Department of Homeland Security officials say specially trained ICE agents, who may be sent to cities to help put an end to ongoing crime, are equipped to work closely with local police, Politico reports.
In a five-page letter to Illinois Sens. Tammy Duckworth and Dick Durbin, Assistant DHS Secretary Beth Spivey said any concerns that the ICE agents, which are part of the agency's Homeland Security Investigations unit, would be unprepared to supplement law enforcement efforts are "completely misplaced.”
Her letter of assurance comes after some Senate Democrats have raised concerns over the Trump administration using federal resources to boost Trump politically rather than actually fight crime.
Some Democrat lawmakers have suggested that ICE agents aren’t properly trained to support local policing efforts.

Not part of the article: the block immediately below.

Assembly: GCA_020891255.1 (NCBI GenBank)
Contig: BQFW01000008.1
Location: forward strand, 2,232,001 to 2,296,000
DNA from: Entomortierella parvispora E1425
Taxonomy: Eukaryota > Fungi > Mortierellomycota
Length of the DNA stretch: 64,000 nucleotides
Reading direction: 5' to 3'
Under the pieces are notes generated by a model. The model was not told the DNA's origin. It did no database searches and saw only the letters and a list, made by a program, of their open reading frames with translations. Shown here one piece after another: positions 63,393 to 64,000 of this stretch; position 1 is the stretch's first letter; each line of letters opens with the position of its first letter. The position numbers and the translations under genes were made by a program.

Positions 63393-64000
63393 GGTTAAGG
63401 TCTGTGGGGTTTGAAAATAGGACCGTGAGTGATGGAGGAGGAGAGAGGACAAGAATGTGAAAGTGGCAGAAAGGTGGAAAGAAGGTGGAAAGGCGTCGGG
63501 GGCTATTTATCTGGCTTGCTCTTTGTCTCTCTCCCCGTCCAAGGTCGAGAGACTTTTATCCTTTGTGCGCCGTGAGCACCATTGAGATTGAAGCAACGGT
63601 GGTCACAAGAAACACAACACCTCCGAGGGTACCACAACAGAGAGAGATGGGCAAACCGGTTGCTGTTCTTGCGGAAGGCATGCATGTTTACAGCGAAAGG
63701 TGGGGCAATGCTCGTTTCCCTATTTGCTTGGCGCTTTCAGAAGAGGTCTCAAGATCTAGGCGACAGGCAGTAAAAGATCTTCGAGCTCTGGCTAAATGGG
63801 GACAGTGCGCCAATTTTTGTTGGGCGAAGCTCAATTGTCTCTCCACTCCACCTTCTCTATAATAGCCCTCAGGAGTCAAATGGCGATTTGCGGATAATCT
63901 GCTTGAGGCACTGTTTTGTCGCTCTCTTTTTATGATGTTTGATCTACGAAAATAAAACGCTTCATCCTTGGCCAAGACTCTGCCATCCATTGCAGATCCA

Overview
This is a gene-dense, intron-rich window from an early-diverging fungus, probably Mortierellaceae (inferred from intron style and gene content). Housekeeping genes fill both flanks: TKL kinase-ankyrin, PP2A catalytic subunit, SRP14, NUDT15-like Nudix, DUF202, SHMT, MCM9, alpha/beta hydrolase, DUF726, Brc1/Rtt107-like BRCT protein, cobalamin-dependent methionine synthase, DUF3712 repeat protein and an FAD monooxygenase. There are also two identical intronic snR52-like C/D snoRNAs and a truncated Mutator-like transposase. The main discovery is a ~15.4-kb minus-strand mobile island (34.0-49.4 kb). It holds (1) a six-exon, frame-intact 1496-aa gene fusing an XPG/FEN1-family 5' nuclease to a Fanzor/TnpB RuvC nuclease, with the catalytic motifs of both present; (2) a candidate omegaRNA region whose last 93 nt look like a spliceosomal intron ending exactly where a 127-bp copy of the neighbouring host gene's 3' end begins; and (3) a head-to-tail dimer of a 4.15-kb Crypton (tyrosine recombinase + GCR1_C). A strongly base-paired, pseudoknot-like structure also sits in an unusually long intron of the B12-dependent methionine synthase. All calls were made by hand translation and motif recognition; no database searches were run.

Spivey wrote that agents go through a 56-day "Criminal Investigator Training Program" that teaches "basic" techniques, followed by a 71-day "Special Agent Training" program.
"The special agent-trainees are assessed through written exams, practical exercises, and arduous physical fitness training," Spivey wrote. "Only after fulfilling these requirements are the HSI special agent-trainees bestowed with the appropriate credentials."
She said agents are trained to investigate an array of crimes.
Democrat lawmakers Duckworth and Durbin wrote to DHS Secretary Chad Wolf on Aug. 5 expressing concern over report that agents being sent to Chicago may not be up to the job.
Spivey rebutted their claims in her letter and stated that DHS "generally" works closely with state and local police, including in Chicago.
"[W]ere circumstances to evolve and an increase in DHS law enforcement presence become warranted, we would coordinate that increase with local and state leaders in Chicago and the State of Illinois, respectively," she wrote.
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